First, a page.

Trickiest bit: linking the collet settings together without a jump ring in the middle.


What I love most: what's not to love? This was a tricky project, but I'm delighted with the result and to have challenged myself with it.



Weeks 7-8 - Jewellery Rendering


The brief: using pre-drawn templates, render a necklace and three views of a ring in gouache paint.


What is jewellery rendering?

Jewellery rendering is essentially creating a picture of the jewellery I intend to make using paper and pencil, gouache or other paint, or digitally. It is a combination of artwork and scale drawing that gives a good impression of the finished, 3D piece.


Trickiest bit: learning to paint with gouache. It's been a very long time since I last picked up a paintbrush for anything other than a coat of emulsion on the walls!


What I love most: the melee diamonds on the ring shank! I'm amazed at how effective they are.



Week 9 - Findings


The brief: make a toggle and ring clasp, pearl cups and scroll backs and a pair of cufflinks with chain and bar back.


What are findings?

Jewellery findings are things such as clasps, earring posts and backs, adjustment chains etc. They are the necessary parts of a piece of jewellery to make it wearable and secure - although they are not the main design feature, they can still be highly decorative and even a feature in themselves.


Trickiest bit: making the scrolls backs look neat!


What I love most: being able to make my own findings means that I have control over the design of the whole piece. I can make a clasp that compliments the main feature, or adjust a fastening design so that it can be done up easily by arthritic fingers.



Week 10 - Gemstone Masterclass


The brief: demonstrate an understanding of the parts of a faceted gemstone and a cabochon. Gain a working knowledge of diamonds and coloured gemstones from the point of view of a jewellery designer-maker. There was no making this week, but instead I had to complete a quiz.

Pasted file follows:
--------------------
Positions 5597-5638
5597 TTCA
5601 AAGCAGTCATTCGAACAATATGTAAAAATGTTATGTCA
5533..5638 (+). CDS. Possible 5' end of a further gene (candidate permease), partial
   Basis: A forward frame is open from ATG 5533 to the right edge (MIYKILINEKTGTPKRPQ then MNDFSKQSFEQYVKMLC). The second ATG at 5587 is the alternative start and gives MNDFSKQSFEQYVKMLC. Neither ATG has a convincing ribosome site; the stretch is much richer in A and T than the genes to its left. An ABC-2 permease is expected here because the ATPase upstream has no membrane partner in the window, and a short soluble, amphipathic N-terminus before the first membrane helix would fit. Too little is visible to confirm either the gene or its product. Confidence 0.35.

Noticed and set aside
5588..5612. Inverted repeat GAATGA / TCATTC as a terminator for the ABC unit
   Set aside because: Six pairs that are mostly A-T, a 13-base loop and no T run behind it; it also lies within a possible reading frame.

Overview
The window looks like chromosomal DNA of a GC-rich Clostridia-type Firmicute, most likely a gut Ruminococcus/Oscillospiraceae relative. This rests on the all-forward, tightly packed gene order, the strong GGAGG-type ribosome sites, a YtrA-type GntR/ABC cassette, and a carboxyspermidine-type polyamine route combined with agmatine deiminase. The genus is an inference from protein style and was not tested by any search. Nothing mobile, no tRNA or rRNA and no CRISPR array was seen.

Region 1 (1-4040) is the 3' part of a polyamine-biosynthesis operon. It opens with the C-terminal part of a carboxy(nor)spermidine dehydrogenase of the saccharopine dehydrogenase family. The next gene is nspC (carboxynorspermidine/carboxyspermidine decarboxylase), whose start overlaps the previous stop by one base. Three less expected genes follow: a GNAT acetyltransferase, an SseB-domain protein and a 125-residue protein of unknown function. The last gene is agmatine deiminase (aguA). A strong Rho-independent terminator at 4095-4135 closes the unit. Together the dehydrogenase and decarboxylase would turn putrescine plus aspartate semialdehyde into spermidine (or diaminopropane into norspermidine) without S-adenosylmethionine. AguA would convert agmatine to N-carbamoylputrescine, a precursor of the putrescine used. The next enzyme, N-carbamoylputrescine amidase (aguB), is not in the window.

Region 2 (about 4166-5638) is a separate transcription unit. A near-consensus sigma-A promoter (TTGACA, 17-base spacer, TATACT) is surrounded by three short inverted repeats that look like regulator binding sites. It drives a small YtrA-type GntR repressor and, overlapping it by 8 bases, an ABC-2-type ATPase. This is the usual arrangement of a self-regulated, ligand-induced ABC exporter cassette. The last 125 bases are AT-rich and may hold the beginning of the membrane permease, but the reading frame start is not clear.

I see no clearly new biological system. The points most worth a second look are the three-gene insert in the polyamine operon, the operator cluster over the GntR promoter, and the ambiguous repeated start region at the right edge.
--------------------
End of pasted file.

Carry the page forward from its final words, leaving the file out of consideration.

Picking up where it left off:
Why do I need to know about gemstones?

Quite simply, I work with them everyday, so it's important to know which ones are hard/soft, which ones can be cleaned in an ultrasonic bath, which ones might chip easily during setting etc. It helps me to advise clients on suitable gemstones and jewellery designs, as well as select the best stones for the design and budget.


Trickiest bit: not booking onto as many gemstone classes as soon as I'd finished this one (I have two more terms of this diploma to complete first!)


What I love most: gemstones, lots and lots of gemstones!



After this, I had two more weeks for a business masterclass and finishing pieces off. Throughout the course, I've also had Q&A sessions twice a week with the tutors, a 1-2-1 session with my mentor and access to a dedicated Facebook group where students can ask questions, share progress and generally support each other. I've really enjoyed this first term - I already have some experience with some of the techniques, but some have been completely new to me. This first term has also been an excellent foundation for the technically challenging projects that are coming up in terms 2 & 3.


Thank you so much for joining me on this journey. Do you have a favourite project? Let me know in the comments. If any of these projects have sparked some ideas for you, please get in touch - I always love to have a chat about jewellery!


Until next time, take care!


Kate xxx